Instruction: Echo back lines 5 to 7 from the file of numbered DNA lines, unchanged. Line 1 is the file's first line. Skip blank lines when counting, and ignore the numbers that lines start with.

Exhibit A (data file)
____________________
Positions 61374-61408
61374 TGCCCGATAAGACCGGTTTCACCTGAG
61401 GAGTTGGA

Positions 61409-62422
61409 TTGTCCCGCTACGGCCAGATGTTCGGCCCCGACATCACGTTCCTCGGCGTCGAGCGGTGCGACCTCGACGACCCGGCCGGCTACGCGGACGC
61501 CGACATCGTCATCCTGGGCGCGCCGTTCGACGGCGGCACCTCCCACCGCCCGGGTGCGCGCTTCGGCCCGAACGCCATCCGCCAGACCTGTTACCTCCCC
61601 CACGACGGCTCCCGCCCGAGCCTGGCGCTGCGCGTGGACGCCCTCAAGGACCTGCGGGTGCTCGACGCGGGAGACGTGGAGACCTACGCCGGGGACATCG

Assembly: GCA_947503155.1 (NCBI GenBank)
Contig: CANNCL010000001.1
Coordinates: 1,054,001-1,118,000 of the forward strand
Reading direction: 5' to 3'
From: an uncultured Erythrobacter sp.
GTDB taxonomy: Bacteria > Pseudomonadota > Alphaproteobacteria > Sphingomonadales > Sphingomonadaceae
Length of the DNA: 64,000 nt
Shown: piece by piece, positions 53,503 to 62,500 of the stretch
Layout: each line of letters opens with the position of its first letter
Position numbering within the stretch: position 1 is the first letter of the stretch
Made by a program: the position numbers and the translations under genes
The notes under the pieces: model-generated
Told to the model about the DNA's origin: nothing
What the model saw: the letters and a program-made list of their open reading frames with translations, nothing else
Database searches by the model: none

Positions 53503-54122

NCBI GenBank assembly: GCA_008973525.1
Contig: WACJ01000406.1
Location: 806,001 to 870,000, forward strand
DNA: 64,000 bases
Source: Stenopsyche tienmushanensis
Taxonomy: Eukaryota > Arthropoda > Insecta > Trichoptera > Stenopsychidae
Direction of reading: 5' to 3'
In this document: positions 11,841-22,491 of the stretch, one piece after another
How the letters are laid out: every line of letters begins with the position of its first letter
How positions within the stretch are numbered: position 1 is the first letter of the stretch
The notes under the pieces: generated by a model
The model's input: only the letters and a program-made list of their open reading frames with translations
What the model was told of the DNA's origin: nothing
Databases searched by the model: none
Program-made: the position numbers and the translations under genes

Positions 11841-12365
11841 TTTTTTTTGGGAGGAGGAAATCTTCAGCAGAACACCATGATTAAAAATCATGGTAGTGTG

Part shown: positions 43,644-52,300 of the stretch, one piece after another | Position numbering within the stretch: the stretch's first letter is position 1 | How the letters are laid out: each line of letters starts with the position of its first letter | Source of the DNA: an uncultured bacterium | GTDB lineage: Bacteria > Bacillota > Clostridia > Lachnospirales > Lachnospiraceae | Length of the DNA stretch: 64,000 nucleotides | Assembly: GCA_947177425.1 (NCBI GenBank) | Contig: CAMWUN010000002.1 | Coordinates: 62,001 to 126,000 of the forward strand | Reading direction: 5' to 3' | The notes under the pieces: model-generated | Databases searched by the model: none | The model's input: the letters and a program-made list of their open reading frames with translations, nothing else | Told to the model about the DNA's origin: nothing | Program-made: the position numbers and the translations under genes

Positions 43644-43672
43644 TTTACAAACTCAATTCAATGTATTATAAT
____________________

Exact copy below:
61409 TTGTCCCGCTACGGCCAGATGTTCGGCCCCGACATCACGTTCCTCGGCGTCGAGCGGTGCGACCTCGACGACCCGGCCGGCTACGCGGACGC
61501 CGACATCGTCATCCTGGGCGCGCCGTTCGACGGCGGCACCTCCCACCGCCCGGGTGCGCGCTTCGGCCCGAACGCCATCCGCCAGACCTGTTACCTCCCC
61601 CACGACGGCTCCCGCCCGAGCCTGGCGCTGCGCGTGGACGCCCTCAAGGACCTGCGGGTGCTCGACGCGGGAGACGTGGAGACCTACGCCGGGGACATCG